Anna Fox is an agoraphobic recluse in New York, who spends her days watching old movies and spying on her neighbours. One day, she witnesses a murder through her neighbour’s window, but when she reports the crime, she learns that not only is the victim alive, but the woman she thought was her neighbour seems to never have existed at all.
AJ Finn’s Woman in the Window is a well-written psychological thriller in the vein of Rear Window and Girl on the Train. I had the opportunity to meet the author in the Harper Collins offices a few weeks ago, and I enjoyed hearing about how his own experiences with mental health informed the writing of this book. I like that the book updates the Rear Window trope to an agoraphobic heroine — it’s a condition that I don’t often see in novels. Finn does a good job in depicting how terrifying the outside world is for Anna, as well as how much the Internet can help in forming a social circle online.
The reason behind Anna’s agoraphobia informs much of Anna’s psychological journey, and it was sad to see her struggle in coming to terms with what happened. The reality behind the event is fairly easy enough to guess early on, which detracts from the impact of the big reveal midway through, but this knowledge also enhances some of the earlier scenes with emotional heft.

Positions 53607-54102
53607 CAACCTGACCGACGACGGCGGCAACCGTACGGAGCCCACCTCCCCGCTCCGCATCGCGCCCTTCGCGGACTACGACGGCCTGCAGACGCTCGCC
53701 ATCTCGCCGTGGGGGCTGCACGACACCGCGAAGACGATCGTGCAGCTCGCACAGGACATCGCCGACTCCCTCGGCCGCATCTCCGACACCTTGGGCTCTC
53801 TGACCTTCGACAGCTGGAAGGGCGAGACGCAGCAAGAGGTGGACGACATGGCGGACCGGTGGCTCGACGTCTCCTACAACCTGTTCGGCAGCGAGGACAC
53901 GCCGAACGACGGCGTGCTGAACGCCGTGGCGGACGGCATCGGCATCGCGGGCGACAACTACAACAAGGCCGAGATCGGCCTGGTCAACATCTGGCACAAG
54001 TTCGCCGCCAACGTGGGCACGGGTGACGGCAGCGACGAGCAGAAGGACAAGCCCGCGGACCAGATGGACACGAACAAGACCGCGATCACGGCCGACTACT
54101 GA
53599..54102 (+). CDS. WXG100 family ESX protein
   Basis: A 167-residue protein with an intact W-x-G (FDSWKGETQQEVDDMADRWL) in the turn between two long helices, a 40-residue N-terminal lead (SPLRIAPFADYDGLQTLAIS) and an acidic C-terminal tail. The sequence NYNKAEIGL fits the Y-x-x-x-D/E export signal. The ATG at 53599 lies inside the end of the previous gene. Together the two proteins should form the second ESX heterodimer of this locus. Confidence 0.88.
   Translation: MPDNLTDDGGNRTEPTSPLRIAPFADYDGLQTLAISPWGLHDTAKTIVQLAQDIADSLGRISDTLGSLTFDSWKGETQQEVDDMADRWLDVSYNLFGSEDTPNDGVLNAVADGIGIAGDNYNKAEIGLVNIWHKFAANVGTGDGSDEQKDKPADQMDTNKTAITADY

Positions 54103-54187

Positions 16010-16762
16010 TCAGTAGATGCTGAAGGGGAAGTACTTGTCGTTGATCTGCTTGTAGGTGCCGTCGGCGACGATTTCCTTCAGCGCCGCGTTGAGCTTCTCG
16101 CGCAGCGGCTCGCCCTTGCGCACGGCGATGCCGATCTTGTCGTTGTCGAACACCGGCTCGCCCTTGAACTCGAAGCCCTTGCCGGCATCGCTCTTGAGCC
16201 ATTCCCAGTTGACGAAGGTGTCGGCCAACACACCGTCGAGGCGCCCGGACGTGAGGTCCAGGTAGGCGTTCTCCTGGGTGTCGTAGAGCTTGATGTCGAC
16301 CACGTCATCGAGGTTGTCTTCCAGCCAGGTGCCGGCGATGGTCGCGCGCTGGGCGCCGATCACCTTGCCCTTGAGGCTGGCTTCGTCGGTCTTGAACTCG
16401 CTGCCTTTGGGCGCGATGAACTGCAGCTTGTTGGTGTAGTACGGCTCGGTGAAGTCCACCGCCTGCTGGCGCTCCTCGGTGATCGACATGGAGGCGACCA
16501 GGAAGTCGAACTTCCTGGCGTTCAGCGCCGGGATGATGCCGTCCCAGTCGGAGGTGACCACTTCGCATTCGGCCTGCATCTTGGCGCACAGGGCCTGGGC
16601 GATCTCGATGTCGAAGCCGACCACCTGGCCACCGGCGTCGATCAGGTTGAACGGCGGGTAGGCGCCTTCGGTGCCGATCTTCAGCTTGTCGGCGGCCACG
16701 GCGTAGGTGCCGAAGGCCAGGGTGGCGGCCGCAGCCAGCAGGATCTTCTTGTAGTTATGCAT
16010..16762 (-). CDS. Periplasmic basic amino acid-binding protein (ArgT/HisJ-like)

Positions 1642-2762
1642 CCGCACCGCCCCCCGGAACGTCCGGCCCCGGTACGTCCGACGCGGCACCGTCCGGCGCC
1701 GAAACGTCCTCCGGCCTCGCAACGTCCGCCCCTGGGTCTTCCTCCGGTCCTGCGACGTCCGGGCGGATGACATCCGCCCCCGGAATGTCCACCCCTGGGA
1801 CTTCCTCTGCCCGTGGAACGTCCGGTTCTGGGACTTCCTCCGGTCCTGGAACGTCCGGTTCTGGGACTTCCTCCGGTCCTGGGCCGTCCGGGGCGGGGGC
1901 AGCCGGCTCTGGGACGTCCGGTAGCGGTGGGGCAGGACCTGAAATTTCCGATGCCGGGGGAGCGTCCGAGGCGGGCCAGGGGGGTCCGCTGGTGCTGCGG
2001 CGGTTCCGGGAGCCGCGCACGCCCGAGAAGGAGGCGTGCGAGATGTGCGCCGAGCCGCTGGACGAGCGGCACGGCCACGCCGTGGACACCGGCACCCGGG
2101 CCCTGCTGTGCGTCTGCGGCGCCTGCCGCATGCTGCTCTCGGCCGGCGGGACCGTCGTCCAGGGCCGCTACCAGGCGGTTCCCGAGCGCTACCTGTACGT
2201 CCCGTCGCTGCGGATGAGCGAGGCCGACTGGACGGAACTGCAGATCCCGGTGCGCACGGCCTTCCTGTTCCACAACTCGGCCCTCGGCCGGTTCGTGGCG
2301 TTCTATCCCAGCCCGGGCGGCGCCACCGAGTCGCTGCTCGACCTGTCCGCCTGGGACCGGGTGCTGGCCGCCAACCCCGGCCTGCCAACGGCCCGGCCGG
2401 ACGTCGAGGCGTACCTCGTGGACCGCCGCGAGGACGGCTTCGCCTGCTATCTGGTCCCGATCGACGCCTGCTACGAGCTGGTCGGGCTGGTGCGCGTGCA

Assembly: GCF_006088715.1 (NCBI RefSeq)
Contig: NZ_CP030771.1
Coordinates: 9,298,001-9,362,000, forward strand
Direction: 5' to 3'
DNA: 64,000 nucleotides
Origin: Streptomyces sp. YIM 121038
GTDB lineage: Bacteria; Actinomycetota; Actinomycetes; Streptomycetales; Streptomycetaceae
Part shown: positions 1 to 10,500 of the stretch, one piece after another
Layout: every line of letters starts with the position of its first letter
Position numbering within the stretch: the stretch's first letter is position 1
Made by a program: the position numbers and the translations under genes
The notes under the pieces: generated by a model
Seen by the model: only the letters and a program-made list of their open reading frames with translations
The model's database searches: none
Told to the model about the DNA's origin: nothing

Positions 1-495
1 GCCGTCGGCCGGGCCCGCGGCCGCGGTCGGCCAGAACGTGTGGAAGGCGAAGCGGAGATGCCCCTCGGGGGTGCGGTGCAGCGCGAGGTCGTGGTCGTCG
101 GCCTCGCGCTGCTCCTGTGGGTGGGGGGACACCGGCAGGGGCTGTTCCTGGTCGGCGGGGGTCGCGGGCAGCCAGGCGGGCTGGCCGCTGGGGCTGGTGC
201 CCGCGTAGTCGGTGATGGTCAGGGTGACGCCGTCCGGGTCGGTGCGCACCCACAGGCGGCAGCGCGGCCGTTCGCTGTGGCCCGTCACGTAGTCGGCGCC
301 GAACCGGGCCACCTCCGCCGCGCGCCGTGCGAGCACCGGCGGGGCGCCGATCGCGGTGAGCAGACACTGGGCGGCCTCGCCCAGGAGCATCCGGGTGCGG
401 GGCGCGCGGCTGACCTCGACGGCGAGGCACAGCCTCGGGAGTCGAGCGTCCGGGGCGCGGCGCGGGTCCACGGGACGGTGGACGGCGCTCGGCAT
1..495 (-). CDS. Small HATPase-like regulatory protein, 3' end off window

The story started off a bit slow for me. There were also a lot of old movie references that I think will appeal to film buffs and possibly even foreshadow events in the novel, and I also appreciate how they helped form a complete picture of Anna’s isolation such that the old movies are the highlights of her day. But to me, they just slowed the story down.
The second half picks up the pace significantly, and to my mind, is worth the wait. The big reveal about the villain is unexpected and chilling, and goes to show how vulnerable loneliness can make a person.
Thank you to Harper Collins Canada for a copy of this book and a chance to meet the author.